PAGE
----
- The Roland Sound Canvas is released as the first General MIDI sound card.
- George "The Fat Man" Sanger decides to compose the soundtrack of The 7th Guest using General MIDI, in order to attempt to ensure the music will sound OK for future sound cards. It is the first game to have its score written in General MIDI. He uses the Sound Canvas as the baseline because there are no other General MIDI cards out there yet.
- More sound cards touting General MIDI compatibility are released. His soundtrack sounds awful. He discovers to his horror that General MIDI does not define any standard for the dynamics of an instrument - how loud it is, or even what pitch middle C should sound.
- Fat Labs is founded to basically make sure The 7th Guest doesn't sound awful on new sound cards. Google "Fat Labs General MIDI" and you'll find a number of press releases from the 90s proudly proclaiming that their sound card has earned "The Fat Seal".
- Eventually the MIDI standards committee accedes that the only sensible solution is to take whatever dynamics Roland used for their Sound Canvas samples and use them as the standard for all cards going forward.
There are also a lot of DOS games that come out around this time that credit The Fat Man for their General MIDI FM patches for Adlib cards - this is because he bundled it with the popular MIDAS Sound System library, that allowed DOS games to support the vast numbers of incompatible sound cards that were being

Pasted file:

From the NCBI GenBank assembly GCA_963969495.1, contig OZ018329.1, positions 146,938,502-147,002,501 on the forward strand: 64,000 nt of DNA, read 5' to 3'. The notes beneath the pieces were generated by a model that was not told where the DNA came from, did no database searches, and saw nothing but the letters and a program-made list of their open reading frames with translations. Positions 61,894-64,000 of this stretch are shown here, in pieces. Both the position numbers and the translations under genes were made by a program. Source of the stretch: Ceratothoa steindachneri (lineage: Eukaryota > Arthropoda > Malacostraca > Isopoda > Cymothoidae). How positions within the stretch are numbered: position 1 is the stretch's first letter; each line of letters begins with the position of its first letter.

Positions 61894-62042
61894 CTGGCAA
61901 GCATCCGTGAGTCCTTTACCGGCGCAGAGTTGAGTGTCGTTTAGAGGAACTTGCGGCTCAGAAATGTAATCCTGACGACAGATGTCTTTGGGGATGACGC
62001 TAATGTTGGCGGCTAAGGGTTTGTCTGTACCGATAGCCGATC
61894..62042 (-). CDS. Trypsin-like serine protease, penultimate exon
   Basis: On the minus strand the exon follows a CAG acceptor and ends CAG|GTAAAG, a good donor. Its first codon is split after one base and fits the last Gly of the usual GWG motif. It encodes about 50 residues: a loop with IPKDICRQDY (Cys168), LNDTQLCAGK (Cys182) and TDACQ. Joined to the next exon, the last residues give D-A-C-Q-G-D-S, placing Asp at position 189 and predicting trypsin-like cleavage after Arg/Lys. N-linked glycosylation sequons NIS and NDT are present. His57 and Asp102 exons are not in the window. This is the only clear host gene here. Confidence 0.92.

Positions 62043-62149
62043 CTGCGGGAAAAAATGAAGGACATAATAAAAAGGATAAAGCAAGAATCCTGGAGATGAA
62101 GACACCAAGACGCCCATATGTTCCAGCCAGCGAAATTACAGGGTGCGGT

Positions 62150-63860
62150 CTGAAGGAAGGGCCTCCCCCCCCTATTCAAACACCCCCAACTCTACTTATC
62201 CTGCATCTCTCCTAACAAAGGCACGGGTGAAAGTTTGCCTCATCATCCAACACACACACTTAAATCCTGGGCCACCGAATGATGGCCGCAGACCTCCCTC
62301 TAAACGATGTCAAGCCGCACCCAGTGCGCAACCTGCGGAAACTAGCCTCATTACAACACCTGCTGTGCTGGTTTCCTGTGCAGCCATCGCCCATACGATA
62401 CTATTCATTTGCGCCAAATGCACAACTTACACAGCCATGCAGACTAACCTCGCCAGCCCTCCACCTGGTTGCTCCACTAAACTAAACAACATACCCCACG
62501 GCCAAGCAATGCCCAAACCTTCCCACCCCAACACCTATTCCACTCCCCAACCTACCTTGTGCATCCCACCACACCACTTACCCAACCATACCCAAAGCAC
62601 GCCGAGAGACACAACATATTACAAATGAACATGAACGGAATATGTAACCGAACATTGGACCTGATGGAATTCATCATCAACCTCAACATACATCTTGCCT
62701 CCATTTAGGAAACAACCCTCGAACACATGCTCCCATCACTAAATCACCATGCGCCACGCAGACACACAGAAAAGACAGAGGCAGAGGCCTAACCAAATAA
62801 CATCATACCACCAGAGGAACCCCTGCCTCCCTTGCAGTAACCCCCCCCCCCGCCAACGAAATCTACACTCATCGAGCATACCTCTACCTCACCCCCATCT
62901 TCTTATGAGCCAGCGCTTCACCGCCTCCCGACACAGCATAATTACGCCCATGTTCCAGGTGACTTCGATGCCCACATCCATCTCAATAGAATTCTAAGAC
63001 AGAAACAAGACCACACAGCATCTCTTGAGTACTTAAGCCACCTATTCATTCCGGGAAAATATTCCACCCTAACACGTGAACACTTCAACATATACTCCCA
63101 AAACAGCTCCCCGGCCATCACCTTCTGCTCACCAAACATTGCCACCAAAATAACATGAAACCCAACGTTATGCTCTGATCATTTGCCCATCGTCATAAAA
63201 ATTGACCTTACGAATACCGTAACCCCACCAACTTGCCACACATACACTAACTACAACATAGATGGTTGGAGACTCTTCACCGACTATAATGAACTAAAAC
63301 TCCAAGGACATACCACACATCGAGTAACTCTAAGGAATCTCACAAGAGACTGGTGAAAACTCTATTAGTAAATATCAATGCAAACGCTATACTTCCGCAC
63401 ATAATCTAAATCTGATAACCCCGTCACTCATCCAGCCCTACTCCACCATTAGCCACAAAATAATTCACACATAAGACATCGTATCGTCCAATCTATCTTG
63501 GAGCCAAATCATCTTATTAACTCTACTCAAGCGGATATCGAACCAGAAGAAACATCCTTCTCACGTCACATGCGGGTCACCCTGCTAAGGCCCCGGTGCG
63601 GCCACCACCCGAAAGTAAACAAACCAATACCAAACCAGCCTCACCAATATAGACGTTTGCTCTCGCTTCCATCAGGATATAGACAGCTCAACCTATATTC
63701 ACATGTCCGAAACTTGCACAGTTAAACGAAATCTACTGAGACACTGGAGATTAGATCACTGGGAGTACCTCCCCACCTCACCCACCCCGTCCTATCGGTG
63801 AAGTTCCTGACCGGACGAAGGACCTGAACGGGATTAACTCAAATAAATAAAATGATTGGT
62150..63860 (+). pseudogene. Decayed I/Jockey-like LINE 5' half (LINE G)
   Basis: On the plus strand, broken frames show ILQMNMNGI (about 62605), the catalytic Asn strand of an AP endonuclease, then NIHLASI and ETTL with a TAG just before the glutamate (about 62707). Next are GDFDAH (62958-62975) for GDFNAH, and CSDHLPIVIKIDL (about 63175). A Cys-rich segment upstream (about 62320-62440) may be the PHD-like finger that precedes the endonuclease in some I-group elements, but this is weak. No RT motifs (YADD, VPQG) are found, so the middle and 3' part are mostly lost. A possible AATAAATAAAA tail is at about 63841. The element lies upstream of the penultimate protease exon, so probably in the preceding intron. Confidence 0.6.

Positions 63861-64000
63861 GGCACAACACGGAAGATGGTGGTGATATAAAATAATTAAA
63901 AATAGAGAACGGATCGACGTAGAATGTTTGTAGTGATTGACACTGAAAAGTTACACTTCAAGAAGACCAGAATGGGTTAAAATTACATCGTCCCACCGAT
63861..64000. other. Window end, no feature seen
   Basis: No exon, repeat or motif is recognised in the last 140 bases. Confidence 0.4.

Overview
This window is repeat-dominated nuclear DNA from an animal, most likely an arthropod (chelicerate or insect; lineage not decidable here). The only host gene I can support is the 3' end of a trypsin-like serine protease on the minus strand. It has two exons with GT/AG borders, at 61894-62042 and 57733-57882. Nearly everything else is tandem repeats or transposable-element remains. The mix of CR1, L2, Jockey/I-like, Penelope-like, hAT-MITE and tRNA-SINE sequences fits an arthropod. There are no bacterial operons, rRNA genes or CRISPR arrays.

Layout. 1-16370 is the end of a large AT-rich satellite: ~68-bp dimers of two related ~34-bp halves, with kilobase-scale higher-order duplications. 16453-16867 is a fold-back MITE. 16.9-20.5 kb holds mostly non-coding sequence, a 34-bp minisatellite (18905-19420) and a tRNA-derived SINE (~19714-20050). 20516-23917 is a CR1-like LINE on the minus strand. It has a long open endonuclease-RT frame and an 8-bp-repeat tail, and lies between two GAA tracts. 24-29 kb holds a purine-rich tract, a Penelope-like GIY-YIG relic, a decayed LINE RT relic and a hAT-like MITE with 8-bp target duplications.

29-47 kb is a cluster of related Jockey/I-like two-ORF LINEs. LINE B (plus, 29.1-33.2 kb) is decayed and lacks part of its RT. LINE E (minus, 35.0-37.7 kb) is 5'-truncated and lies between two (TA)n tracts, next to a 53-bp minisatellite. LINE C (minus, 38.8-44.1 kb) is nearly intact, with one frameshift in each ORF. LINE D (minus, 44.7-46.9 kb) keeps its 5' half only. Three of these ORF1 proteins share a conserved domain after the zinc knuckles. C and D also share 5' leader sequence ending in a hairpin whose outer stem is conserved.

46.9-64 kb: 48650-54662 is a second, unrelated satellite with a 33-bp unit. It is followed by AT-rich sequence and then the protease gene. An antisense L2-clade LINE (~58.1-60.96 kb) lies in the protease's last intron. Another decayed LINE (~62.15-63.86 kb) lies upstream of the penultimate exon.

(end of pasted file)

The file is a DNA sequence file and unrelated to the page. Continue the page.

released at that point.
Knowing this story is what made me wonder, wait, where did Allegro get its General MIDI instrument patches from? And I got sufficiently curious about this that I dug into the source code, and found the following comment:
/* These instrument definitions are taken from the MID-KIT library by * John Pollard. Many thanks to him for letting me use his patches: I * wouldn't have enjoyed the task of coming up with a set of my own. */
Further digging reveals that MID-KIT was a shareware library that provided sound and music routines for DOS for the Watcom C compiler. Registration was $50 for a "link the binary with your software" license, and you could get the source code for $600. The author, John Pollard, credits Jean-Paul Mikkers, original creator of the Mikmod library, for assistance and some code. (One thing I had forgotten was that mikmod was also once shareware, though the $25 registration fee was only required for those using it commercially.)
Shawn doesn't remember any details about this; he assumes he must've went looking for existing software that had already solved this problem, and then simply asked the author for help.
Why is this important or even interesting to anyone? Part of what I'm interested in uncovering as part of this podcast is the invisible support networks and ecosystems that made games possible. It's too easy to imagine Shawn toiling away in isolation to produce the first draft of Allegro, and then support and code contributions just spontaneously flowing in his direction. But when you dig into questions like this, you quickly discover a bunch of people sharing knowledge, asking questions, and helping each other out.